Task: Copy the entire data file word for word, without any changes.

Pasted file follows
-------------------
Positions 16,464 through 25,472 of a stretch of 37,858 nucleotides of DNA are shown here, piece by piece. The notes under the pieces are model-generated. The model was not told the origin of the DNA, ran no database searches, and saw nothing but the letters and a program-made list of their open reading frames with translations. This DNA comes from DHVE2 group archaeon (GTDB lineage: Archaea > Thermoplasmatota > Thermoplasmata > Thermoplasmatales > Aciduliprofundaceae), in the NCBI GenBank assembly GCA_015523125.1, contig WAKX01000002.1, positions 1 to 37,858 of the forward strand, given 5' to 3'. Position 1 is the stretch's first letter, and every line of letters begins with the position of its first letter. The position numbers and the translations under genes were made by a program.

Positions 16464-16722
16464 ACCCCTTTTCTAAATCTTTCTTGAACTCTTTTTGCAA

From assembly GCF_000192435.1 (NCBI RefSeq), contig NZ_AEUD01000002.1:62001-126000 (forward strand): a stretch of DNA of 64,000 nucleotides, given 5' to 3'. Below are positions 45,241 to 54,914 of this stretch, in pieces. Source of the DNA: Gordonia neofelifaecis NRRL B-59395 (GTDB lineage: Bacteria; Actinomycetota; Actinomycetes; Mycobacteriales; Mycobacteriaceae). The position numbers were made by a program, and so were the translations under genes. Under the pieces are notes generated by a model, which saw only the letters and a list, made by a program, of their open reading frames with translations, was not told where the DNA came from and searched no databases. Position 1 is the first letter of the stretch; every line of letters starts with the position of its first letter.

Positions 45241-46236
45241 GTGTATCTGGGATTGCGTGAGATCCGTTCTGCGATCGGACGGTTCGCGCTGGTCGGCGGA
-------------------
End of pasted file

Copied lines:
Positions 16,464 through 25,472 of a stretch of 37,858 nucleotides of DNA are shown here, piece by piece. The notes under the pieces are model-generated. The model was not told the origin of the DNA, ran no database searches, and saw nothing but the letters and a program-made list of their open reading frames with translations. This DNA comes from DHVE2 group archaeon (GTDB lineage: Archaea > Thermoplasmatota > Thermoplasmata > Thermoplasmatales > Aciduliprofundaceae), in the NCBI GenBank assembly GCA_015523125.1, contig WAKX01000002.1, positions 1 to 37,858 of the forward strand, given 5' to 3'. Position 1 is the stretch's first letter, and every line of letters begins with the position of its first letter. The position numbers and the translations under genes were made by a program.

Positions 16464-16722
16464 ACCCCTTTTCTAAATCTTTCTTGAACTCTTTTTGCAA

From assembly GCF_000192435.1 (NCBI RefSeq), contig NZ_AEUD01000002.1:62001-126000 (forward strand): a stretch of DNA of 64,000 nucleotides, given 5' to 3'. Below are positions 45,241 to 54,914 of this stretch, in pieces. Source of the DNA: Gordonia neofelifaecis NRRL B-59395 (GTDB lineage: Bacteria; Actinomycetota; Actinomycetes; Mycobacteriales; Mycobacteriaceae). The position numbers were made by a program, and so were the translations under genes. Under the pieces are notes generated by a model, which saw only the letters and a list, made by a program, of their open reading frames with translations, was not told where the DNA came from and searched no databases. Position 1 is the first letter of the stretch; every line of letters starts with the position of its first letter.

Positions 45241-46236
45241 GTGTATCTGGGATTGCGTGAGATCCGTTCTGCGATCGGACGGTTCGCGCTGGTCGGCGGA